We then have Peter, the disciple who now seriously doubts his status as even being a disciple any longer and possibly on the verge of suicide as a result of his deep remorse over his denial of Jesus. Peter received a personalized message via the women that Jesus had not forgotten or abandoned him like he had done to Jesus. Then we have John, a good friend of Peter, who outruns him to the tomb but is too hesitant to peer into the dark recesses until after Peter arrives panting, and desperate to find any shred of evidence that might support what he has heard reported by the women. I sense that Peter would be hoping to find anything to give him reason to believe, anything that might add credibility at all to the glimmer of hope that has invaded his deep darkness of depression. But evidently this evidence was not sufficient to give Peter the paradigm shift he needed at that time.

Next we hear of two more disciples, one unnamed for interesting reasons but the other identified, walking home in abject despair trying to make sense out of all the very confusing events that have just shattered all the scenarios the disciples had invested their lives into seeing come true. Popular beliefs that nearly everyone shared in their nation about a Messiah coming to deliver His people from the horrors of occupying forces and to make their nation great again had all crashed when the Messiah they had hitched their future to had been betrayed by the very men entrusted with leadership of their country. With such leaders in power willing to stop at nothing to maintain their power, even to assassinate their opposition, any Messiah unwilling to resort to force or violence to defend Himself or His faithful followers had little hope to rescue anyone, much less the world.

Interestingly, Jesus used a different approach with these two than with all the others up to this point. Instead of providing physical evidence up front as to the truth of His resurrection like all the others had encountered, Jesus chose to start with history, prophecy and the writings of Moses to lay a foundation upon which a new paradigm of reality could be built more securely before introducing the supernatural element. It is like a progression of method on the part of Jesus and His assisting angels where they are now changing their tactics to arouse a new kind of faith in the hearts of people they have worked with so long, leading them to believe based on more than just what is in front of them.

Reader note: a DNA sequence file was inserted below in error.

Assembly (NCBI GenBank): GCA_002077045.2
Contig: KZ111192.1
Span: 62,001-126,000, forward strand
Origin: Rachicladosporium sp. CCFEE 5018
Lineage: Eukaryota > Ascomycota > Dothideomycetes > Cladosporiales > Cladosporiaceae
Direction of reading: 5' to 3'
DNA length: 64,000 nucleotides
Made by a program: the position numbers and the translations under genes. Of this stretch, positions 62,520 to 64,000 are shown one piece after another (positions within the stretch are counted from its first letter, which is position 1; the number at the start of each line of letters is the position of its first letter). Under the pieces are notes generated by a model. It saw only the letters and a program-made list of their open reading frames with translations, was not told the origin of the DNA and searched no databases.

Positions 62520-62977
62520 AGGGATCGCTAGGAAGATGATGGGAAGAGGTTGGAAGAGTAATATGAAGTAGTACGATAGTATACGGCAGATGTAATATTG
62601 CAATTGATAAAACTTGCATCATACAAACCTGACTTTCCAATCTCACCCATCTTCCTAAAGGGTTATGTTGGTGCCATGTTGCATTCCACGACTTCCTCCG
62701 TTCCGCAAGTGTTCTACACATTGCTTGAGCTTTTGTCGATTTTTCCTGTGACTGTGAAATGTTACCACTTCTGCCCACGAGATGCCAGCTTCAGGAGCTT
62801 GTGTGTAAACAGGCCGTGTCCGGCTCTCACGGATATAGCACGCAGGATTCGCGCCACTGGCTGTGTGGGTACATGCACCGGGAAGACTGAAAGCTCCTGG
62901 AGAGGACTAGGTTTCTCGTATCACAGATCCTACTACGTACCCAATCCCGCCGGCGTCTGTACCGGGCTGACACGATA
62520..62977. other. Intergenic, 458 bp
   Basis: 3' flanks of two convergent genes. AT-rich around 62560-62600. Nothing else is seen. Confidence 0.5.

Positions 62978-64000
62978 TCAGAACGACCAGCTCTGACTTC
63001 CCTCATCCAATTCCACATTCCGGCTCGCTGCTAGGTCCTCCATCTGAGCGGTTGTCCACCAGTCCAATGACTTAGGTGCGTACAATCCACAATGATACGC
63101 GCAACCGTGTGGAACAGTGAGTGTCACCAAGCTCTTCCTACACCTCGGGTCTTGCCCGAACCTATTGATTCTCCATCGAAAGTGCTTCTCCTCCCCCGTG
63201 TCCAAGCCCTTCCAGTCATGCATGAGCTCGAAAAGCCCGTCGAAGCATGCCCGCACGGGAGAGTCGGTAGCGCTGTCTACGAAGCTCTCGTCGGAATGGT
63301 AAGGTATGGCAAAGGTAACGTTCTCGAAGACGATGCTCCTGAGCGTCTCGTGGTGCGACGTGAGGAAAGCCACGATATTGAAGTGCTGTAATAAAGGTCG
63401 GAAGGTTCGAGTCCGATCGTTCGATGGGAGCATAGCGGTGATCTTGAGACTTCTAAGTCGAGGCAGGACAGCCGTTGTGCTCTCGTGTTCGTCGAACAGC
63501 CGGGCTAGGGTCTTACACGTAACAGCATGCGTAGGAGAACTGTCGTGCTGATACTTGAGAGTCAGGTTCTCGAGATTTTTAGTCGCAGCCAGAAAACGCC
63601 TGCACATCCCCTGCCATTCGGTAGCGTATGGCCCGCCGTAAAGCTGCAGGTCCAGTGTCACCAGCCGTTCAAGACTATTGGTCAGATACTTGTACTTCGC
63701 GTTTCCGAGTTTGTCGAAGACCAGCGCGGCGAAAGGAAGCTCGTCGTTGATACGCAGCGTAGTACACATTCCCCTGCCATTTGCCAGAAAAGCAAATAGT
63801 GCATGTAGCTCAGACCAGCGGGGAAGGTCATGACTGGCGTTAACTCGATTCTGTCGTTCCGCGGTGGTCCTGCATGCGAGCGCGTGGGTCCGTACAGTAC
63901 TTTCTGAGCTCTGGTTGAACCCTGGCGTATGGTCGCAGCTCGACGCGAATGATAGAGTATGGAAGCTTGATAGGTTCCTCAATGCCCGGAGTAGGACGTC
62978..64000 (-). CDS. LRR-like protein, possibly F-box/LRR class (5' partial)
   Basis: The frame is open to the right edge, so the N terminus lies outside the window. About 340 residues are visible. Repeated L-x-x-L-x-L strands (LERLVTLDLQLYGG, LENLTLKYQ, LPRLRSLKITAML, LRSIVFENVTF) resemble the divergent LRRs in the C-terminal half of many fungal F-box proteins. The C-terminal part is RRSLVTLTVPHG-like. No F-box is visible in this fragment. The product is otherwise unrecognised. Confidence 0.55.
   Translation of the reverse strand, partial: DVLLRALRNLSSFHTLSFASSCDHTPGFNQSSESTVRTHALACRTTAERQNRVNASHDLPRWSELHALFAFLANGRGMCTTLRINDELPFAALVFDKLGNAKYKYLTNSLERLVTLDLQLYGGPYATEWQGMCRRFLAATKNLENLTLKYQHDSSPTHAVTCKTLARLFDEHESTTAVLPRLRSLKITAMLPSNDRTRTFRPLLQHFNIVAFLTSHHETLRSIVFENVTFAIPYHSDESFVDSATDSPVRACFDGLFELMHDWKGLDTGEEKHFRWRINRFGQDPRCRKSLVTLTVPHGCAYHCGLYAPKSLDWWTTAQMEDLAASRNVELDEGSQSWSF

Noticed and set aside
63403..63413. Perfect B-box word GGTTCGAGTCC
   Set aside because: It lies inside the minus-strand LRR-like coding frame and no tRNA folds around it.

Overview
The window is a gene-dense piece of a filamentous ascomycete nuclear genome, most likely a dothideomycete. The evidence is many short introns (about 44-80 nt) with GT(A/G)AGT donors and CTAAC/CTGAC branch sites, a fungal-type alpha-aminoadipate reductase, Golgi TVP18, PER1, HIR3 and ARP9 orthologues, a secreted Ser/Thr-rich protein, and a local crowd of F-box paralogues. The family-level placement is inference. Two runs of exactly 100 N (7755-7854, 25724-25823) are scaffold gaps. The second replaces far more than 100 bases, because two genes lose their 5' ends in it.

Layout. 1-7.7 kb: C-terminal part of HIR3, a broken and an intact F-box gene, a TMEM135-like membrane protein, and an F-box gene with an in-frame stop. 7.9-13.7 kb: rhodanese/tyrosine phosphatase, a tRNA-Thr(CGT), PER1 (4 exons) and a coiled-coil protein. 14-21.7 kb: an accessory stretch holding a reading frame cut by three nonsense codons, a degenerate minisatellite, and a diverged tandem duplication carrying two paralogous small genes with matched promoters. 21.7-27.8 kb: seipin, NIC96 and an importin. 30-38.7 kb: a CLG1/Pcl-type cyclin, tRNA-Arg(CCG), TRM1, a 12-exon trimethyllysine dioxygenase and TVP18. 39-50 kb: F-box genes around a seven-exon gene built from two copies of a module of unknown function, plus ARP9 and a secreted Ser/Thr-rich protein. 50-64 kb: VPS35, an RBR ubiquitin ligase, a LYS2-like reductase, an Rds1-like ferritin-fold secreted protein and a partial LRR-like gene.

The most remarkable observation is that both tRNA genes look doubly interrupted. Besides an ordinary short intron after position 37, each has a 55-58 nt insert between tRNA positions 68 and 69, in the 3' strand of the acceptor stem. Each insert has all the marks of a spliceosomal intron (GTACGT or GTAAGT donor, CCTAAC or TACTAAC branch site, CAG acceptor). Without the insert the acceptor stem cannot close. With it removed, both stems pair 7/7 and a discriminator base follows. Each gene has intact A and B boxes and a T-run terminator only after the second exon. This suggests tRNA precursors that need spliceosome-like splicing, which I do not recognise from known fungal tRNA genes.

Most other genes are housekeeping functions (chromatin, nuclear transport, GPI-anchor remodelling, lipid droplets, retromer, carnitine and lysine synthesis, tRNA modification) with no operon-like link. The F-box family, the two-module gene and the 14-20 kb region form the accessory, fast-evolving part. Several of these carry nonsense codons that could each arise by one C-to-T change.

With these two men, Jesus seeks to awaken faith from the inside before outside evidence is provided, and the result is encouraging. Their hearts 'burn' with passion and excitement neutralizes fear, shame and grief that had been suffocating them. When at last they are privileged to see physical evidence of Jesus firsthand, their immediate reaction is not just joy as he vanishes out of sight, but a realization of the fact that their faith had already birthed from an awareness of something more than simply an encounter with the supernatural.

Jesus allows this new element for belief to be brought to the other disciples who are still wallowing in fear and self-loathing, maybe hoping that a new foundation for belief might begin to take root in more minds. When they return, they find an element of excitement already beginning to dispel the darkness that had pervaded their souls as they reported that Jesus had personally visited Peter. Because Peter was a male, maybe this carried more credibility with the others than the testimony of the women. Of course it was also on top of the testimony of the women, so we should be cautious as to how we criticize them too harshly as we may not respond much better, male or female. The fact was that the weight of evidence from witnesses was piling up to increasingly overcome the resistance of doubt that had kept everyone trapped in unbelief to this point.

After these things he was revealed in another form to two of them, as they walked, on their way into the country. They went away and told it to the rest. They didn't believe them, either. Afterward he was revealed to the eleven themselves as they sat at the table, and he rebuked them for their unbelief and hardness of heart, because they didn't believe those who had seen him after he had risen. (Mark 16:12-14)

Continue to note the progression and the pattern developing here. Jesus starts with some women, the least credible among anyone He could have chosen, and He did that deliberately so as to initiate a new community of faith in the good news about God that Jesus came to establish. Likely He chose women in order to re-elevate them closer to their proper place as equals with men as they had been originally designed to enjoy from the beginning of the creation order. It was a hard sell, but Jesus was up to it.